Agromyza parvicornis Loew Diptera Agromyzidae

Natural History

Distribution. Corn blotch leafminer is found throughout the United States and southern Canada. This species is native to North America.

Host Plants. This leafminer attacks only grasses. Its principal host is corn, but it also is sometimes found in other crops such as millet and wheat, and weedy grasses such as barnyardgrass, Echinochloa crusgalli; and crabgrass, Digitaria sanguinalis. (See color figure 8.)

Natural Enemies. Corn blotch leafminer is heavily attacked by hymenopterous parasitoids. These beneficial insects seem to keep the leafminer at low levels of abundance. Among the parasitoids known to affect corn blotch leafminer are Achrysocharella diastatae (Howard) and A. punctiventris (Crawford); Chryso-charis ainslei Crawford and C. parksi Crawford; Cirros-pilus flavoviridis Crawford; Closterocerus tricinctus (Ashmead) and C. utahensis Crawford; Diglyphus begini (Ashmead), D. pulchripes (Crawford), and D. websteri Crawford; Notanisomorpha ainsliei Crawford; Zagram-mosoma multilineatum (Ashmead) (all Hymenoptera: Eulophidae); Opius diastatae (Ashmead), O. succineus Gahan, and O. utahensis Gahan (all Hymenoptera: Braconidae). The relative importance of the members of this diverse assemblage of wasps is unknown.

Life Cycle and Description. The number of generations is not well documented because of overlap, but a generation can be completed under warm conditions in less than 30 days. In northern states flies are present from about April to October, which allows for 4-5 generations. In the south, though some pupae apparently diapause, flies can be active throughout the year. Development time is extended during the winter months in Florida, but these insects continue to develop and reproduce.

Egg. The female inserts egg between the lower and upper epidermis. Oviposition may occur from either the lower- or upper-leaf surface. The egg is inserted with the longer axis of the egg parallel to the leaf veins. The white egg is flattened and measures about 0.45-0.50 mm long and 0.17-0.19 mm wide. It is broadly rounded at each end, but constricted slightly at the middle. The eggs are readily visible as white spots in the leaf tissue. Duration of the egg stage is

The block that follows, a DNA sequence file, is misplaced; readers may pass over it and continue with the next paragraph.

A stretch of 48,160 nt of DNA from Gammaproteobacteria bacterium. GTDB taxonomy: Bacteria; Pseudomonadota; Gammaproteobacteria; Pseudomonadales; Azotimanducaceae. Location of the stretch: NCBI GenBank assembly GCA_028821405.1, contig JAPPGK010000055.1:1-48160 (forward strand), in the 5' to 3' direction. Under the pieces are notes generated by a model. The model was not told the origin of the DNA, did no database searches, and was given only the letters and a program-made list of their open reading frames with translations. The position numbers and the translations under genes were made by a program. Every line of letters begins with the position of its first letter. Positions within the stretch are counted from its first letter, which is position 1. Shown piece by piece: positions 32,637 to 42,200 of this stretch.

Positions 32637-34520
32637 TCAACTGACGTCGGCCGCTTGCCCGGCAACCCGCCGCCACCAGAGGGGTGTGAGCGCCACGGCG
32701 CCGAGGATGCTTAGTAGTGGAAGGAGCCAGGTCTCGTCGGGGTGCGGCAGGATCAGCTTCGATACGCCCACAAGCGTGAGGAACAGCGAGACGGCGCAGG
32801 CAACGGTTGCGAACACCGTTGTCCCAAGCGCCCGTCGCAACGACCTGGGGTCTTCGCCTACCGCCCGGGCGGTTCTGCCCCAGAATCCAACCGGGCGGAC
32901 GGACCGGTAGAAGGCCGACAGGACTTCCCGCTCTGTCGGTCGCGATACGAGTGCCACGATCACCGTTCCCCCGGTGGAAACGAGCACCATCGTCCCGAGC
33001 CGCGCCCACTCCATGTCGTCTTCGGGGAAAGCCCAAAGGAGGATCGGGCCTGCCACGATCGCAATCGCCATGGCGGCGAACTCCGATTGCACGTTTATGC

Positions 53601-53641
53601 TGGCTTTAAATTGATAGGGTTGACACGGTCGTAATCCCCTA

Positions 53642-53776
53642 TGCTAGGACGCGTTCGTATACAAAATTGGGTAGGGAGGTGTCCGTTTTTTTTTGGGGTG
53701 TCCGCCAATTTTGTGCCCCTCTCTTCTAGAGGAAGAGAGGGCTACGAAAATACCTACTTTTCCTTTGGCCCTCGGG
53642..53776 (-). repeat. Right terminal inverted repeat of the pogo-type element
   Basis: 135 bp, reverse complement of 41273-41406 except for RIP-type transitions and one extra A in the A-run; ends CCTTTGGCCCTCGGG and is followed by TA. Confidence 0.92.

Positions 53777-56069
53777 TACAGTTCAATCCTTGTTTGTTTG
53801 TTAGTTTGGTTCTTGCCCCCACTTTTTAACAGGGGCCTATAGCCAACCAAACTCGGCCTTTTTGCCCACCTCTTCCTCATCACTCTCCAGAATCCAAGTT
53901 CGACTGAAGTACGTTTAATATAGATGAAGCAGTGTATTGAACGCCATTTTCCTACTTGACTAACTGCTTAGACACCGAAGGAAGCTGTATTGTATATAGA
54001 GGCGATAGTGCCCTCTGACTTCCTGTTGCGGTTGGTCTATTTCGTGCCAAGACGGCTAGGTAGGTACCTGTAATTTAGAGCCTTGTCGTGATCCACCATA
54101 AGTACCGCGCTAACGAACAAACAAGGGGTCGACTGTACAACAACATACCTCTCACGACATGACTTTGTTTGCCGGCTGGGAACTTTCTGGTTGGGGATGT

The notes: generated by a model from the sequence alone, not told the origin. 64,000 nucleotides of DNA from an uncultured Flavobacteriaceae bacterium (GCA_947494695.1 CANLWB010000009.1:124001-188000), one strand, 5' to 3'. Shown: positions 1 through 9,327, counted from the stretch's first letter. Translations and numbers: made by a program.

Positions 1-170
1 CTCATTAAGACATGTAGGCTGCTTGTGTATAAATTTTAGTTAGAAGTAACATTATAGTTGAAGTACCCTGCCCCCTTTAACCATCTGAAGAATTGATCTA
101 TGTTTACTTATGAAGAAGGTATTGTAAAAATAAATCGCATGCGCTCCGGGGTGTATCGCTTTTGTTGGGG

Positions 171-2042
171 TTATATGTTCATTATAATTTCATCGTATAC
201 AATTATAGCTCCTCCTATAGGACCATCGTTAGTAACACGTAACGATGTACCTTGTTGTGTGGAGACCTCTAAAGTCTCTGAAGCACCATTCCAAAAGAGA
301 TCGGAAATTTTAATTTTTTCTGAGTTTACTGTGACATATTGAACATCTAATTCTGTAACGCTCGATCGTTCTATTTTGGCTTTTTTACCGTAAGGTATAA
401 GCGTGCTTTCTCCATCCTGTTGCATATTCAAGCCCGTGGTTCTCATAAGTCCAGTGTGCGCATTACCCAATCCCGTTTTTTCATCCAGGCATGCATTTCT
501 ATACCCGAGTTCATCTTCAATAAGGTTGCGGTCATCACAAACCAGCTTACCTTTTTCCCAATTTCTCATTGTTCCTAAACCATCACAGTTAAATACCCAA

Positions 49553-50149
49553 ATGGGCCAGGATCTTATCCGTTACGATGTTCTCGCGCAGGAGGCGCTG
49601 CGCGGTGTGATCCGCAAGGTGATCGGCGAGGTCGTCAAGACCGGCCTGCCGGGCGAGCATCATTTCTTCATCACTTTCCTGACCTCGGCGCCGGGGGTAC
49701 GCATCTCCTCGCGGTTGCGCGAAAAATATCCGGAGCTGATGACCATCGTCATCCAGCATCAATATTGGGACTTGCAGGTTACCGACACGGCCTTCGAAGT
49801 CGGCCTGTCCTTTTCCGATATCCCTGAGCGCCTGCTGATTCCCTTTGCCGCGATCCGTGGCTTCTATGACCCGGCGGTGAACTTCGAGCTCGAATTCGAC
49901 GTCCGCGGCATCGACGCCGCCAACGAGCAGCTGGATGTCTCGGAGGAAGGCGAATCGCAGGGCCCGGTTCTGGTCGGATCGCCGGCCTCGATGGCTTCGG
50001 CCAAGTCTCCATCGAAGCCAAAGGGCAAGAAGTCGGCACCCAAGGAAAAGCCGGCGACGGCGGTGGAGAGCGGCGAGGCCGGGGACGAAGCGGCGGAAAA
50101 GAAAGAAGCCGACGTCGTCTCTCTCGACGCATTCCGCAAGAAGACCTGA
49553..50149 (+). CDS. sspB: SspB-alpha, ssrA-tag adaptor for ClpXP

3-5 days, depending on temperature.

Larva. The larvae live their entire life within leaf tissue, and apparently they are unable to move from leaf to leaf. There likely are three instars, which require

4-10 days for total larval development. The larva attains a length of about 3 mm and a width of 1 mm. It is greenish white early in its life and becomes yellowish-white later. The body is cylindrical, but the

Corn blotch leafminer larva.

Corn blotch leafminer larva.

head region tapers to a point. The mouth hooks are darkly pigmented. At maturity, the larva drops to the ground to pupate.

  1. The larva normally burrows into the soil to pupate, sometimes to a depth of up to 5 cm, but usually about one cm. The puparium is reddish brown. It measures about 3 mm long and 1 mm wide. Unlike the larval stage, in the puparium its body segments are well-differentiated. Also, its anterior spiracles are prominent and protruding, and the posterior pair is less distinct. Duration of the pupal stage is normally 14-21 days, but this is also the overwintering stage.
  2. This fly measures 3-4 mm long. It is predominantly black, though the face and legs are sometimes yellowish-brown. The wings are transparent. Females may live for 14 days or more, and produce eggs during all but the first few days. Adults are most active in the afternoon. Their reproductive capacity is not known.

The biology of corn blotch leafminer was described by Phillips (1914). It was included in the key by Spencer and Steyskal (1986).


The larvae feed between the lower and upper epidermis of the leaf. The epidermal tissue dies soon after the mesophyll are removed, leaving a thin, brown, and brittle area. Initially, larvae may feed in a straight line, and their path is directed by the parallel veins of the leaf. Later in life, however, larvae feed in an irregular pattern, leaving an large area of dead tissue that may involve the entire leaf of small grains and grasses. In corn, such injury is nominal unless numerous larvae are present.

The female also causes a small amount of injury through the production of feeding punctures. Females use their ovipositor to puncture the leaf, and then they feed upon sap that collects at the wound. Punctures

Diglyphus Websteri

may be quite numerous, but injury is insignificant in all but the smallest plants.


Because these flies rarely become abundant, and injury occurs on foliage rather than the ear (fruit), suppression should not be required. However, application of insecticides to foliage will eliminate these flies.

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